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Study: Police Body-Worn Cameras Reduce Reports of Misconduct, Use of Force
A new study on the effects of body-worn cameras on police officers concluded that the technology is associated with significant reductions in complaints of police misconduct and police use of force incidents.
The study, conducted by UNLV’s Center for Crime and Justice Policy and Virginia-based non-profit research organization CNA in coordination with the Las Vegas Metropolitan Police Department (LVMPD), also found that body-worn cameras can generate considerable cost savings for police by simplifying the complaint resolution process.
According to study authors, “these results are consistent with the perceived benefits of the body-worn camera technology and support the notion that body-worn cameras can help to improve relations between police and communities.”
The U.S. Department of Justice’s National Institute of Justice funded the study beginning in 2014 to determine the impact of the relatively recent technology on a variety of outcomes related to use of force, misconduct, and to detail the cost-benefit of the cameras. LVMPD was one of the first large police agencies in the U.S. to equip its officers with body-worn cameras.
"Body worn cameras demonstrate a police agency’s commitment to transparency and accountability," said study co-author William Sousa, director of UNLV's Center for Crime and Justice Policy. "The results of this study suggest that the cameras also have benefits in terms of reductions in police use of force and complaints of officer misconduct."
Using a randomized controlled trial, approximately 400 LVMPD officers were assigned into one of two groups: a “treatment” group with body-worn cameras and a “control” group without. After one year in the trial, the number of officers with at least one complaint of misconduct had decreased 30 percent for officers with body-worn cameras, but had decreased only 5 percent for control officers. Similarly, the number of officers with at least one use of force incident had decreased 37 percent for officers with body-worn cameras, but incidents increased 4 percent for control officers. Body-worn cameras were also associated with more citations issued (an increase of 8 percent) and more arrests made (an increase of 6 percent).
The analysis also revealed a significant overall cost savings due to fewer complaints of misconduct and fewer resources spent on misconduct investigations. The study cited costs of body-worn cameras between $828 and $1,097 per user, per year. The cost savings from fewer misconduct complaints and investigations were estimated by authors to be more than $4,000 per user annually.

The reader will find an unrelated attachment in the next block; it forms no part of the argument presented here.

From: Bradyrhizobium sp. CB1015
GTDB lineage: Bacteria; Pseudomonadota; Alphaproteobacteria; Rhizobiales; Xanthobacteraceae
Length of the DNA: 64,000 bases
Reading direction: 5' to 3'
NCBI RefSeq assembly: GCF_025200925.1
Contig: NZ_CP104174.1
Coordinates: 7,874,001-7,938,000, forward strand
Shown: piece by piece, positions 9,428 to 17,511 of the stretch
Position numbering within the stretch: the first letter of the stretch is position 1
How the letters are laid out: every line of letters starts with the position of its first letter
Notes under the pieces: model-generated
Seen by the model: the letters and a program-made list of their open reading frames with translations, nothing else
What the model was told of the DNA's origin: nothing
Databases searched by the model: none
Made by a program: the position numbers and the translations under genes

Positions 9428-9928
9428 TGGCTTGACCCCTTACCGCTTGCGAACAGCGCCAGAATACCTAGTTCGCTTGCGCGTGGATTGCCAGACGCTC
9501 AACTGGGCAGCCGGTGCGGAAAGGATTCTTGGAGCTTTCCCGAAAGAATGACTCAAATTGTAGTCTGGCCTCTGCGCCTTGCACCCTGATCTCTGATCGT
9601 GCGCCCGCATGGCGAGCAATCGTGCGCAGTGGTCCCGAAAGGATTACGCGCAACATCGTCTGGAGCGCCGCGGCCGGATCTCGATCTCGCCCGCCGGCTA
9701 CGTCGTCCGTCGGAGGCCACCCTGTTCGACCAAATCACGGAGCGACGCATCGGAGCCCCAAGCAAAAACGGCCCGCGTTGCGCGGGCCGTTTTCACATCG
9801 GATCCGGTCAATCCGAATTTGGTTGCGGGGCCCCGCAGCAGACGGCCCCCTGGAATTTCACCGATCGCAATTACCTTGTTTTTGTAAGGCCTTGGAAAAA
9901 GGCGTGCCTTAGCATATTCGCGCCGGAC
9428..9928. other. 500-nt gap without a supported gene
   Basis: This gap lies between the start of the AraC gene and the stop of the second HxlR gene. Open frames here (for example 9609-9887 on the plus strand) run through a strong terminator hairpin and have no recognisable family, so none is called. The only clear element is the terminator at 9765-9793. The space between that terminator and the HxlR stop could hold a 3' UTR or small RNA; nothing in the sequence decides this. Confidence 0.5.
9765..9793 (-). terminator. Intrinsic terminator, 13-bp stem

“This research, part of a growing body of rigorous research regarding body-worn cameras, provides valuable information to the increasing number of police agencies implementing body-worn cameras in the United States,” said study co-author Chip Coldren, managing director of justice programs at CNA. “It provides compelling evidence cameras can generate savings by simplifying complaint resolution, which can add up to millions of dollars for a major city and lead to large reductions in the use of force by police.”
Read the full report here.
About UNLV Center for Crime and Justice Policy
The UNLV Center for Crime and Justice Policy, part of the Greenspun College of Urban Affairs, uses applied research to help inform criminal justice practice. The center is directed by UNLV criminal justice professor William Sousa and works closely with community groups, social service organizations, and criminal justice professionals. The center capitalizes on the expertise of UNLV faculty who specialize in all areas of scientific inquiry and policy development, particularly in the field of criminal justice. Projects have covered a wide range of criminal justice topics, including police tactics and technologies, school violence, community crime prevention, community corrections, and prisoner re-entry.
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